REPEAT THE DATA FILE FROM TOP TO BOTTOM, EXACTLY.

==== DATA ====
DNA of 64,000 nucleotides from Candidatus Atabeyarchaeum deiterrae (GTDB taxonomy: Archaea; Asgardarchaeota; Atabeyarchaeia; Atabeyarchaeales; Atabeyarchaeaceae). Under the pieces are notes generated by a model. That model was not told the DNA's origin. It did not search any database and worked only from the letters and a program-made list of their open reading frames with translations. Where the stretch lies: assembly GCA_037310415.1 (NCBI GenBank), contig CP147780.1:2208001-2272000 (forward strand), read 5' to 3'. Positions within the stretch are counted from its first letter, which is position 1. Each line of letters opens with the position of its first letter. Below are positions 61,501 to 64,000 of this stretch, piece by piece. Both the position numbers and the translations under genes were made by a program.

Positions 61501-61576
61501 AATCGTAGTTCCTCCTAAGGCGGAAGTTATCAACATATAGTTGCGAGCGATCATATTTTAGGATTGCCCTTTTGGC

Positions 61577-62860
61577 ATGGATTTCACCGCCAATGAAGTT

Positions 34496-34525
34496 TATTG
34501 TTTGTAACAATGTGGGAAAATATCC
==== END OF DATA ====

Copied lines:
DNA of 64,000 nucleotides from Candidatus Atabeyarchaeum deiterrae (GTDB taxonomy: Archaea; Asgardarchaeota; Atabeyarchaeia; Atabeyarchaeales; Atabeyarchaeaceae). Under the pieces are notes generated by a model. That model was not told the DNA's origin. It did not search any database and worked only from the letters and a program-made list of their open reading frames with translations. Where the stretch lies: assembly GCA_037310415.1 (NCBI GenBank), contig CP147780.1:2208001-2272000 (forward strand), read 5' to 3'. Positions within the stretch are counted from its first letter, which is position 1. Each line of letters opens with the position of its first letter. Below are positions 61,501 to 64,000 of this stretch, piece by piece. Both the position numbers and the translations under genes were made by a program.

Positions 61501-61576
61501 AATCGTAGTTCCTCCTAAGGCGGAAGTTATCAACATATAGTTGCGAGCGATCATATTTTAGGATTGCCCTTTTGGC

Positions 61577-62860
61577 ATGGATTTCACCGCCAATGAAGTT

Positions 34496-34525
34496 TATTG
34501 TTTGTAACAATGTGGGAAAATATCC